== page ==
April 2010

So What Happens With Alan Embree on April 15th?

Most Red Sox fans can probably identify Keith Foulke as the pitcher who recorded the final out of the 2004 World Series.  But can you name the pitcher who got the final out in Game 7 of the 2004 ALCS?


It’s Alan Embree who retired Ruben Sierra on a ground out to second baseman Pokey Reese to complete the greatest comeback in baseball history, as the Red Sox rallied from a three games to none deficit to beat the Yankees.


“I got called in and they pinch hit for John Olerud and I was like, ‘Thank you – you’re doing me a favor.  John is a pretty good hitter.’  Embree told me.  “I had faced Ruben quite a bit and I knew that if I threw a pitch down and away, he would be trying to hit a home run and could roll over on it.  Fortunately, he did roll over on it and it was the longest ground ball I think I’ve ever been part of.  I’m thinking, ‘Get to the glove, get to the glove, get to the glove . . . OK, good throw, good throw, good throw . . . OK, it’s over . . .Thank God.’  It was slow motion for me.”


Alan Embree re.jpg 

(photo courtesy of Kelly O’Connor)


Embree pitched in six of seven games in that series and in 11 of Boston’s 14 playoff games that year, allowing 2 ER in 7.1 IP.


“That time of year, what are you going to do – say, ‘No, I need a day off?’  Embree said with a laugh.  “I take pride in my post-season numbers and giving our team a chance to win, and I did everything I could to be ready no matter if I felt good or bad.”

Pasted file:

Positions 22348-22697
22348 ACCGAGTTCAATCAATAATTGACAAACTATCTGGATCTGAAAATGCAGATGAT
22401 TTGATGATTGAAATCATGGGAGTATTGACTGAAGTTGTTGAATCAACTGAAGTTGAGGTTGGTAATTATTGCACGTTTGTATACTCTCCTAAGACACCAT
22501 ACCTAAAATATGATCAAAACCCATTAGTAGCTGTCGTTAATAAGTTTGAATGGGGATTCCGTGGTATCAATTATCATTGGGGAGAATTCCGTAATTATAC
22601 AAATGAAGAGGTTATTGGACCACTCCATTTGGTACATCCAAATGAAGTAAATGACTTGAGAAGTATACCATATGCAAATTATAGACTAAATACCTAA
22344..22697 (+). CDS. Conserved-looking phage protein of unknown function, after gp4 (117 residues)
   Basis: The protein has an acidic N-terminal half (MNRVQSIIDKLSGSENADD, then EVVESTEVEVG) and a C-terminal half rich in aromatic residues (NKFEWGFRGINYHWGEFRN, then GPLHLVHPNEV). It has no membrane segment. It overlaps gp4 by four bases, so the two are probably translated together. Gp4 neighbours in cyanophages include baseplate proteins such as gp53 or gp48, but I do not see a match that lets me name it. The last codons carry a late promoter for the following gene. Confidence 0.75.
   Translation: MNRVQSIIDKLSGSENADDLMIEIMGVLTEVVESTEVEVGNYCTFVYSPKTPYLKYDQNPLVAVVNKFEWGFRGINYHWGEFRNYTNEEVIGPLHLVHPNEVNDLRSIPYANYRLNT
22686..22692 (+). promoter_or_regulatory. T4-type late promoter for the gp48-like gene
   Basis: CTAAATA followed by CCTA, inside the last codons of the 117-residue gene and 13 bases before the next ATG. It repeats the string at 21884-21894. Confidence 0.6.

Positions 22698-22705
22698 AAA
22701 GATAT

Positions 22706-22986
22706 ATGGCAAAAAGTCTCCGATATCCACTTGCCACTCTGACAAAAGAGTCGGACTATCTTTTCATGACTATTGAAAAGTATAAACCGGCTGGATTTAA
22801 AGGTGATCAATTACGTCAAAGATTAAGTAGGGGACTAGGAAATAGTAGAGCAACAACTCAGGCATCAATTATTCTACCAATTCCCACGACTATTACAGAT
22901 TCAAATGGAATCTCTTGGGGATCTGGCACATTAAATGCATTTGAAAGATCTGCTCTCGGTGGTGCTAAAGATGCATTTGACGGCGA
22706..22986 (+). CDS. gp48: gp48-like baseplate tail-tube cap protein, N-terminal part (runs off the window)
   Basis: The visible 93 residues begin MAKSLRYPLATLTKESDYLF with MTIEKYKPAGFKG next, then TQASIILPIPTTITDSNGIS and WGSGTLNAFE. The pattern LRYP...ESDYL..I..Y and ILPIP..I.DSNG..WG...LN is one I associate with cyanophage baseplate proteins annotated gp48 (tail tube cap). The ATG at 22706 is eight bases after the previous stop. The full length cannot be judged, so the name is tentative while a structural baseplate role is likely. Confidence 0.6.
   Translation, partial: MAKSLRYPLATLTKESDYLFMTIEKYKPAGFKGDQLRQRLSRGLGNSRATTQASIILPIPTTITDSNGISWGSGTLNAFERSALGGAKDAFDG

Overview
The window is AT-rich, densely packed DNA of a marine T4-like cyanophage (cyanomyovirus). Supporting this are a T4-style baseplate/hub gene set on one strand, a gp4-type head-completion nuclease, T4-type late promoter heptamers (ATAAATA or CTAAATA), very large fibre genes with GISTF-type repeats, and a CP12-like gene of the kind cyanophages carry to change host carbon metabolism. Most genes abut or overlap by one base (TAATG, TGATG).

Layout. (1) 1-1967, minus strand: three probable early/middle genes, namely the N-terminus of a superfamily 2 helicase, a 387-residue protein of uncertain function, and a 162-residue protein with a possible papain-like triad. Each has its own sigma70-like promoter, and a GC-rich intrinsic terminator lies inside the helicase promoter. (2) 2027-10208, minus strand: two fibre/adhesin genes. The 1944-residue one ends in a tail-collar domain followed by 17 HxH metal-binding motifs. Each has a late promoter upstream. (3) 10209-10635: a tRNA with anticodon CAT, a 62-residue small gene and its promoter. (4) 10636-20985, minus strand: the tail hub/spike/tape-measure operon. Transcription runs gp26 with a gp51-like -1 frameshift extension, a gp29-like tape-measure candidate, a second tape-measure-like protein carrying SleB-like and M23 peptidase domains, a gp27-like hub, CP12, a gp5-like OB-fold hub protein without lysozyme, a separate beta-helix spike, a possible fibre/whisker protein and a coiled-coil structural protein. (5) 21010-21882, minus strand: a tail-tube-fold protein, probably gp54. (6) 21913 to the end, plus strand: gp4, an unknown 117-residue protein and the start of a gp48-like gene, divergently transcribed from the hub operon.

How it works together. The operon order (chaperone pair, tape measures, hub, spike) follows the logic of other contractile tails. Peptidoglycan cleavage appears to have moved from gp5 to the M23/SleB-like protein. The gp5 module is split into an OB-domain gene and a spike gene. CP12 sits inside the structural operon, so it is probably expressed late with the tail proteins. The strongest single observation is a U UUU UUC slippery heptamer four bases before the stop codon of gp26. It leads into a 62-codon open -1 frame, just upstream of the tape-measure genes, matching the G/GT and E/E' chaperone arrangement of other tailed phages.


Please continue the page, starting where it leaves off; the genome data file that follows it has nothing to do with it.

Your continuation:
He’s hoping to fill a similar role this year.


The 40-year-old lefty returned to the Red Sox organization for the first time since 2005 when he signed with Boston as a free agent with roughly one week to go in spring training.  After allowing 10 ER in 2.1 IP in 3 spring training outings with Boston, Embree agreed to begin the season in Pawtucket and tossed a hitless and scoreless inning in the season opener on Thursday.


“I felt good,” Embree said.  “I went in with the game plan that I was going to work on my fastball command and for the most part I did that.  Everything feels pretty good.  I’m close . . . but I still feel like I need some more touches.  Other than that, it was a good day.”


Embree is likely to get plenty of work on the PawSox season-opening homestand because his contract with Boston includes an opt-out clause on April 15th.  If he is not promoted to Boston by that date, he is free to explore opportunities with other MLB teams.


“Hopefully things go well and I get enough appearances that on the 15th, that won’t be the issue,” Embree said.  “The issue will be that I’m going to Boston – which is ultimately what the goal was.  But that being said, baseball is a business and if for whatever reason they didn’t feel I was fit, I would have to move on from there.  So it’s one of things where I’ll evaluate it on that day.”


I asked Embree if he would consider staying in Pawtucket beyond April 15th if the Red Sox said, “We think you can help the major league club, but don’t think you’re quite ready yet.”


“I’d have to explore the other options before I would consider that,” Embree told me.  “I’m very grateful that the Red Sox gave me the opportunity that they did.  Calling me as late as they did and giving me the chance to come down here and work out some bugs.  But usually around the 10th appearance, I’m usually ready so that’s kind of what I’m gauging it on and the next few outings will tell.” 


* * * * *


After being rained out for the first time this season on Friday, the PawSox host Rochester in a doubleheader on Saturday afternoon at McCoy Stadium.  Daisuke Matsuzaka will make a rehab start in Game One and Adam Mills will take the ball in Game Two.